Geckos are known for being expert climbers, able to stick to any surface thanks to the billions of tiny hair-like structures on the bottoms of their feet. Now it turns out the little lizards can also zip along the surface of water at high speeds to elude predators. They can't do it for very long; the energy expenditure required is too great. But it's amazing they can do it at all. Scientists think they've pinpointed the mechanisms behind the feat, described in a new paper in Cell Biology.
The project started when co-author Ardian Jusufi, then a postdoc in the lab of University of California, Berkeley biophysicist Robert Full, was on vacation in Singapore during monsoon season. One day, after a big rain storm, he caught a gecko skimming across the water to escape a predator on video. The footage astounded everyone in the lab when he showed it to them. "It was super weird and unexpected, so naturally we had to test this," says co-author Jasmine Nirody, another former Full student who now splits her time between Rockefeller University and the University of Oxford.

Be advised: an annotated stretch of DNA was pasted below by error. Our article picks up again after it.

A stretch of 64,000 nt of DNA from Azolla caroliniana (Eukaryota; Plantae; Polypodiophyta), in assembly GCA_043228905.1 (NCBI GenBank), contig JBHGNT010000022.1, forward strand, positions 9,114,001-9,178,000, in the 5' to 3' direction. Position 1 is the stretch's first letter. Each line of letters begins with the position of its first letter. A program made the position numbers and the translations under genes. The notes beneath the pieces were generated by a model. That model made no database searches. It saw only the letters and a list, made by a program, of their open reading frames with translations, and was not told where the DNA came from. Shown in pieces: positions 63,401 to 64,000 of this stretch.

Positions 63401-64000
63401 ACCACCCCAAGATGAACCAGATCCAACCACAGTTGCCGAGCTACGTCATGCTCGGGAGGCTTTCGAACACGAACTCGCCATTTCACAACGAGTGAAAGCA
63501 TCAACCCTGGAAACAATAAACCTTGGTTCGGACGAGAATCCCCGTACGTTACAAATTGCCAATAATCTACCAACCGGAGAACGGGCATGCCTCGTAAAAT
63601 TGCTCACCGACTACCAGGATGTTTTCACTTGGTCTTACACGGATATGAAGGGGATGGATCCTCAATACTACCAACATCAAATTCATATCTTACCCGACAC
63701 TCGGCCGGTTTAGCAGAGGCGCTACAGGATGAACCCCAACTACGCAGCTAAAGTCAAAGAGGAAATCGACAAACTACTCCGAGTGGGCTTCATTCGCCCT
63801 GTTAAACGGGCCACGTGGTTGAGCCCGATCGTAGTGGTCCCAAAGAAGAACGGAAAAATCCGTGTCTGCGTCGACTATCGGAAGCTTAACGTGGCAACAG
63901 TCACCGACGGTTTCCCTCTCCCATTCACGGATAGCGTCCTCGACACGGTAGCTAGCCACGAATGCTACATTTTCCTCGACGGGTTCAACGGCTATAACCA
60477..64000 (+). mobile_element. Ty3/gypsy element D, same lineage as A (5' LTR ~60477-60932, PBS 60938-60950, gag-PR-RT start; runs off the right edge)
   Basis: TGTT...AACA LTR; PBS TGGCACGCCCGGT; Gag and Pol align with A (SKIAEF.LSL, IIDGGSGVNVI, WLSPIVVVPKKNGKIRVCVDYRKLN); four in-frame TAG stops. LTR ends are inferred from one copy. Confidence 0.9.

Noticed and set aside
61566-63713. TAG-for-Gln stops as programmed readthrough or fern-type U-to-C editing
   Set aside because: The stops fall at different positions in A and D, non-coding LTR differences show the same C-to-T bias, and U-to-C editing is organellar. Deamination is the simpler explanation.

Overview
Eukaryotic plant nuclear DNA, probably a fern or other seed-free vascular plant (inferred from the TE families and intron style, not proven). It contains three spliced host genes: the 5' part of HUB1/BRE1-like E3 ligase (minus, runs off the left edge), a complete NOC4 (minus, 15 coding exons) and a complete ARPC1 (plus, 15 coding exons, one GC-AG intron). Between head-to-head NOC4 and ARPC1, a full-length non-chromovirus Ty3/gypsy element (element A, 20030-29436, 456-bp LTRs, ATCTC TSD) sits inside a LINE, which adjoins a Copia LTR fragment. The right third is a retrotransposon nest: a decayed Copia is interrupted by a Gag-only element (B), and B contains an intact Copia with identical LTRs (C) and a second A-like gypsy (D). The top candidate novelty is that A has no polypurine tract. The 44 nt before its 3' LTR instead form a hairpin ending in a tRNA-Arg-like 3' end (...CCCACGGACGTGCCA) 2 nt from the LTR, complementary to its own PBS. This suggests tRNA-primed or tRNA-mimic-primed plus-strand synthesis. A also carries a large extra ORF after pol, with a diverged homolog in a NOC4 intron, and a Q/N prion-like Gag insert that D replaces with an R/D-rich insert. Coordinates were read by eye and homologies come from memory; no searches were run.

There are several creatures in nature capable of walking on water, but they employ different mechanisms depending on their size. Small, lightweight water striders, for instance, rely entirely on surface tension to stay afloat, while the larger, heavier basilisk lizards employ a slapping motion with their feet that creates pockets of air bubbles to keep from sinking. The standard theoretical calculations set very strict boundaries for how small an animal has to be to use surface tension and how large it needs to be before the surface slapping mechanism is viable.